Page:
In this literature review, Bonnie Buchanan from Economics and Finance at Seattle University, details the artificial intelligence (AI), machine learning (ML) and deep learning (DL) taxonomy as well as their various applications in the financial services industry and summarizes the current academic, practitioner and policy related AI literature.
She specifically discusses four ways in which AI is changing the financial services industry: (1) fraud detection (how AI is used to keep criminal funds out of the financial system); (2) banking chatbots; (3) algorithmic trading and (4) regulatory and policy aspects.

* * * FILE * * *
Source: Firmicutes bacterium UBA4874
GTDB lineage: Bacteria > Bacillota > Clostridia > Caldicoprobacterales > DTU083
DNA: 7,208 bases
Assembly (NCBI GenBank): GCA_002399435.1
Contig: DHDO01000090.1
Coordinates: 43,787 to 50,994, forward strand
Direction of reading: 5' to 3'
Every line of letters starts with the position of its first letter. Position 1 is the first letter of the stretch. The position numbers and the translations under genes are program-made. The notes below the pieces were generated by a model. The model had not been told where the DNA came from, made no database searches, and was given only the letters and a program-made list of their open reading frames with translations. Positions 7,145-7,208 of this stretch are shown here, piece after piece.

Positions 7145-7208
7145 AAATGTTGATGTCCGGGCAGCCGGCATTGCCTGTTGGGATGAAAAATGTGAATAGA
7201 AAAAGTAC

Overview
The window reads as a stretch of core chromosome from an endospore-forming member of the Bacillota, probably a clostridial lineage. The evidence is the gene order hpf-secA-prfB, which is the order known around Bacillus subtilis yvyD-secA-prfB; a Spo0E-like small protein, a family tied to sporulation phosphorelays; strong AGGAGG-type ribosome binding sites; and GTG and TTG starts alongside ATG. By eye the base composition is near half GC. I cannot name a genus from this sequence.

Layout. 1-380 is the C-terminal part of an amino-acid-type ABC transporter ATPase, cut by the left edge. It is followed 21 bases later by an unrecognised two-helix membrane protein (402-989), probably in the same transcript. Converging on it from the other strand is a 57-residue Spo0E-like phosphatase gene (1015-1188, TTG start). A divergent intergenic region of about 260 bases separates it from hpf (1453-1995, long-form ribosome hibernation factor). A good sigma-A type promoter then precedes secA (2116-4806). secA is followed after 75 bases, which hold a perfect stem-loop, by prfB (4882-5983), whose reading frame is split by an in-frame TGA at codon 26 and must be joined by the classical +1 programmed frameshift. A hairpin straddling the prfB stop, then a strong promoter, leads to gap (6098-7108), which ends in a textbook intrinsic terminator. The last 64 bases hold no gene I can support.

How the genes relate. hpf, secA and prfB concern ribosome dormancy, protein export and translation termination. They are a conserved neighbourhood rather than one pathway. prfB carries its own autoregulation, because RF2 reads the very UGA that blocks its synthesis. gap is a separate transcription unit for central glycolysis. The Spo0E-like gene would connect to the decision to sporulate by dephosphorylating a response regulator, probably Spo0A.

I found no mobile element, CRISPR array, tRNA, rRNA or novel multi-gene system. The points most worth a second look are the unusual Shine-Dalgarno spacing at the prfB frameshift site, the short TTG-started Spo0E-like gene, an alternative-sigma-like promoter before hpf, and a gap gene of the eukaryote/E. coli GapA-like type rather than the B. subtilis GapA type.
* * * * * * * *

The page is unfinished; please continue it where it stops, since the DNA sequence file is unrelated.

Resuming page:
AI can mimic actions it has seen or previously have been taught about without any new intervention. ML is defined as a particular approach to AI able to take the data and algorithms and apply it to new scenarios and patterns without being programmed directly. Deep learning (DL) is viewed as a branch of ML. DL provides machines with algorithms necessary to understand the underlying principles of an action and significant portions of data. They can then be combined to learn on their own and deepen the knowledge and skills with which they are provided.
High frequency trading (HFT) and algorithmic trading use high-speed communications and computer programs in the financial services industry. For at least a decade banks have been using ML to detect credit card fraud. The UK Financial Conduct Authority (FCA) is utilizing ML to help individuals manage their current accounts. Approximately 9% of all hedge funds use ML to build large statistical models. And: